I can’t quite think straight. And I’m sure that a lot of this reaction is due to the lack of sleep that I’ve been going through.
But I am sitting here at my computer, reading the headlines coming out of Happy Valley, PA, and I am crying.
I am crying for the boys that were abused. I am crying that one last thing in this world that was actually still viewed as good and mostly pure has been tainted. And I am crying for Joe Paterno.
Joe Paterno has been the football coach at Penn Stated for as long as pretty much anybody can remember. He has won 409 games and has surpassed everybody around him. He is a giant in college football and a giant in real life. Loved, respected, and adored by fans, team members, and alumni alike, there was always an old question of ‘When will he retire?” And the answer almost always was, “When he’s damned well ready to.”
Sadly, reality has a way of breaking into even the most safe locations left to us and smashing everything to bits. If you have not heard the story yet, if you do not know what has happened, I will be brief.
Jerry Sandusky, often considered to be JoePa’s #2 at Penn State and the heir apparent until 1999, has been arrested on several counts of sexual assault and misconduct with underage boys. One such assault, as reported from the grand jury investigation, was discovered in a Penn State locker room by one of the assistant coaches. This was reported to Joe Paterno, who then followed the procedures in place and reported it to the Athletic Director and University president. Who then, did nothing. Well, they banned Sandusky from the showers, but he was not fired, and he was not reported to the police.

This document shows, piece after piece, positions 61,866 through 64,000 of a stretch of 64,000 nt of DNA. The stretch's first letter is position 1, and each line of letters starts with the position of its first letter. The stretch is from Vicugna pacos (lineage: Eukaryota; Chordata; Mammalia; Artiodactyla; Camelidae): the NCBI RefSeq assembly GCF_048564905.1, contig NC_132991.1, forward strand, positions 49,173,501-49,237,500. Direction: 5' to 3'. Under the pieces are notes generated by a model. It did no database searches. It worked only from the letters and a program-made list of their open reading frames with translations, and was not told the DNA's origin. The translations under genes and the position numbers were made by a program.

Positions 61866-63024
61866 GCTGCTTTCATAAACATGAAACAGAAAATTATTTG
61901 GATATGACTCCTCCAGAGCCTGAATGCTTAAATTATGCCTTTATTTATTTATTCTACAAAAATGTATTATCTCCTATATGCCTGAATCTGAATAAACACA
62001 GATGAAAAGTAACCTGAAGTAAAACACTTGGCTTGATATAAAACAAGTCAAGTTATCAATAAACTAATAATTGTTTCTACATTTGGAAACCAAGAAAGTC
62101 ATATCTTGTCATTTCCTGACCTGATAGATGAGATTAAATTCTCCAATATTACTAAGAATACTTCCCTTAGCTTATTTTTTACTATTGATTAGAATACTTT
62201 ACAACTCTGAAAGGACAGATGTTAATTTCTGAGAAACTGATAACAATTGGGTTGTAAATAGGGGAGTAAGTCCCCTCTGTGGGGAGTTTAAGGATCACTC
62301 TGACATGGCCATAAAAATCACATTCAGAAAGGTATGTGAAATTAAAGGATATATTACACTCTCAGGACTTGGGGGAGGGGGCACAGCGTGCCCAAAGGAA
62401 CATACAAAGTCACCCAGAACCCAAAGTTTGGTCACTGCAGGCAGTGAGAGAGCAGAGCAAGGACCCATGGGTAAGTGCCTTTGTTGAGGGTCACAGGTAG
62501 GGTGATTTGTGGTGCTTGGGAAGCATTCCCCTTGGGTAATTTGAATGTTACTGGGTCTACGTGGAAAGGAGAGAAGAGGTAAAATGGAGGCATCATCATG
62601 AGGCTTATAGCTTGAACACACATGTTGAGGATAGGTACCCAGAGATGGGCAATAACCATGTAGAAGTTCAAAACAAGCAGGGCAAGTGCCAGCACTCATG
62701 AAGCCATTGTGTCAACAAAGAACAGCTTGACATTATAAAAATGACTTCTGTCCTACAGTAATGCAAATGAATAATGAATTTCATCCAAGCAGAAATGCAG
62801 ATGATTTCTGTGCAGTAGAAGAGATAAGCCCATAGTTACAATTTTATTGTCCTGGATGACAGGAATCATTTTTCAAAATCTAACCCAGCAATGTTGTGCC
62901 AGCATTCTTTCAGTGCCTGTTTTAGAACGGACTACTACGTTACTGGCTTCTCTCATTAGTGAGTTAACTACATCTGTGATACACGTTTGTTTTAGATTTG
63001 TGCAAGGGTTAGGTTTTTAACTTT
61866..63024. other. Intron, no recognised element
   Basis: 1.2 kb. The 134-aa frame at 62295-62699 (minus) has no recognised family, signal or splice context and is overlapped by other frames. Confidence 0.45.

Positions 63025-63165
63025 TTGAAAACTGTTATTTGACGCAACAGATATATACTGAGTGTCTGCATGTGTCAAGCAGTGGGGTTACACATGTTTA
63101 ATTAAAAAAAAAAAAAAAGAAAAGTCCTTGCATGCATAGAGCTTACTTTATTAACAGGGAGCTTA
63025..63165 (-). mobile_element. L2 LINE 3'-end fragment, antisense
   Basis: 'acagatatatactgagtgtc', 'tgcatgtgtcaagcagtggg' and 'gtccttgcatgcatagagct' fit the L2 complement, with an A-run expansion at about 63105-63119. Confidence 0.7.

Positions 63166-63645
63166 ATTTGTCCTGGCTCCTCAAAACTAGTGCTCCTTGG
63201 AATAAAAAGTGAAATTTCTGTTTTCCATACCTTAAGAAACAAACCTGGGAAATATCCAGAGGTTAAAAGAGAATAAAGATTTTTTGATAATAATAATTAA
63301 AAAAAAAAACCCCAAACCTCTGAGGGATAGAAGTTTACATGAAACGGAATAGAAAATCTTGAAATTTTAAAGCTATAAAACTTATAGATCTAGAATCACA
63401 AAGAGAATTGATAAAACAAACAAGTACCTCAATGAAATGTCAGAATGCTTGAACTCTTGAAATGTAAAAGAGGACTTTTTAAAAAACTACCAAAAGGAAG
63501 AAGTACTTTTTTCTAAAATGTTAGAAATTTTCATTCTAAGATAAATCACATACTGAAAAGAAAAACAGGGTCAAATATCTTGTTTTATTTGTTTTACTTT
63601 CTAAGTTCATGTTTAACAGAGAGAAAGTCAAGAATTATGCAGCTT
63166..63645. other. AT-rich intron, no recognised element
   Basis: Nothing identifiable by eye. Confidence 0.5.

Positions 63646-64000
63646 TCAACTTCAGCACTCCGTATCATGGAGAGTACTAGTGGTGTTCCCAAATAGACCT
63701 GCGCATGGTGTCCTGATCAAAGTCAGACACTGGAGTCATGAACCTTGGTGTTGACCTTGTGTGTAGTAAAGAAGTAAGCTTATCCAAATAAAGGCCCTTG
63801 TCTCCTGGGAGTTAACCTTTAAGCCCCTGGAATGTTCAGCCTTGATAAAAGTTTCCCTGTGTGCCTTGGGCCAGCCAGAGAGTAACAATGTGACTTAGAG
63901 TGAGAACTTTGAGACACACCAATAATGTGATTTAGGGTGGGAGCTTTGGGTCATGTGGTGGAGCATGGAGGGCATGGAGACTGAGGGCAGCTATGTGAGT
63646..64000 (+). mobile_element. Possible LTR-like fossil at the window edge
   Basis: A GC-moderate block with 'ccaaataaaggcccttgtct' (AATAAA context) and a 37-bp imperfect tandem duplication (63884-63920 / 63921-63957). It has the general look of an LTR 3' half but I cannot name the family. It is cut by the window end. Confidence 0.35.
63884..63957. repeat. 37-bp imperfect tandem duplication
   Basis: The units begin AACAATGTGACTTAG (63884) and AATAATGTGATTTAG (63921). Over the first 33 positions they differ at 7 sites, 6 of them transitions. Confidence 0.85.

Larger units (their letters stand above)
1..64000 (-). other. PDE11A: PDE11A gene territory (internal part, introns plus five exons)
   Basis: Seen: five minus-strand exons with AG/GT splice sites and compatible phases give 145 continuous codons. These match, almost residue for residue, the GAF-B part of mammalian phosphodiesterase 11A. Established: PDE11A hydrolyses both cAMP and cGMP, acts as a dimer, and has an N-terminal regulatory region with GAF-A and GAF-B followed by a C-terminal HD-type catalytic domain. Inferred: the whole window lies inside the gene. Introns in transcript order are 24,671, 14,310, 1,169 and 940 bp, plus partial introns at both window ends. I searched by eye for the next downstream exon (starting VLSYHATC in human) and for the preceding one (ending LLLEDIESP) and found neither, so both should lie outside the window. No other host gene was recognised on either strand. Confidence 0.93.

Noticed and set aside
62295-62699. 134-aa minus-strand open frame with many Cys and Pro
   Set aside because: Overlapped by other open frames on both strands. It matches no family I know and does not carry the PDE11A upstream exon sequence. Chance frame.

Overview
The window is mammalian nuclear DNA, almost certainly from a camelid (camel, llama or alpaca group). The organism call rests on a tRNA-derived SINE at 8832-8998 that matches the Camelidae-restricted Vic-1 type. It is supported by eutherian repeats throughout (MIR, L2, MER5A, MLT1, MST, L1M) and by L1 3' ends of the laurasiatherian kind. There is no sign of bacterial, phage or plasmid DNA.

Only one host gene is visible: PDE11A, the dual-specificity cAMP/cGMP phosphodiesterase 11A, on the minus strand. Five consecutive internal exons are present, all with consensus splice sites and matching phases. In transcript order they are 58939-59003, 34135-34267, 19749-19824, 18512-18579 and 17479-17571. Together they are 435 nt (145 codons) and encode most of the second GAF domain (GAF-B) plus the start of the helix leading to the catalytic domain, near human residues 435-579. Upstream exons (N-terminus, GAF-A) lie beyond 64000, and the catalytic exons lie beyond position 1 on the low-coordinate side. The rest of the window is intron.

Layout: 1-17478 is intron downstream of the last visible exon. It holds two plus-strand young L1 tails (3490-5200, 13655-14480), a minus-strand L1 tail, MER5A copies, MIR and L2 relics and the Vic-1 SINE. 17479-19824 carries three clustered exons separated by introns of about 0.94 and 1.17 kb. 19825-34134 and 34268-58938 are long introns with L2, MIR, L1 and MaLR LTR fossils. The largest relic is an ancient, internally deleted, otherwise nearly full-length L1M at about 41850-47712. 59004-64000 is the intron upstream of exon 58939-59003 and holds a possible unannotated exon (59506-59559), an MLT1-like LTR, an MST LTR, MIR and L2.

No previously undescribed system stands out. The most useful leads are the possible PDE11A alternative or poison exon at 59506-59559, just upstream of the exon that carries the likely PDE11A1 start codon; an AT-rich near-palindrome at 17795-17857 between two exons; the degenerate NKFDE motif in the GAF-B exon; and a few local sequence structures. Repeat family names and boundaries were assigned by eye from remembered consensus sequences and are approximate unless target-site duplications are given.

JoePa did what he was supposed to do. He got a report of abuse, he passed it up the line, and that was his responsibility. But sadly, he did not follow up. He did not push for a result that protected his players and his school. And he is now paying the price for that.
I am not condoning or excusing Joe Paterno’s failure to report this abuse further than he did. He should have done something. He was the coach and his players, his ‘kids’ were in danger. Yes he did what he was supposed to do, but he could have, and probably should have, done more. And he didn’t. And for that, I and I am sure many others, are deeply sorry.
I want to express my feelings of sorrow and empathy for the boys and their families who are living with this, and have been for some time. Nobody should have to go through that. Nobody. But also in my mind and in my heart is always thoughts of JoePa.
He was always going to retire when he was ready. When HE was ready. That could have been this season, it could have been five seasons from now. But because of this scandal. Because his #2 could not keep his hands to himself, and because the school’s administrators cared more about protecting the school than protecting children, JoePa gets no say in when he retires. He has announced that he will retire at the end of the season. Providing that the school’s Board will let him stay that long.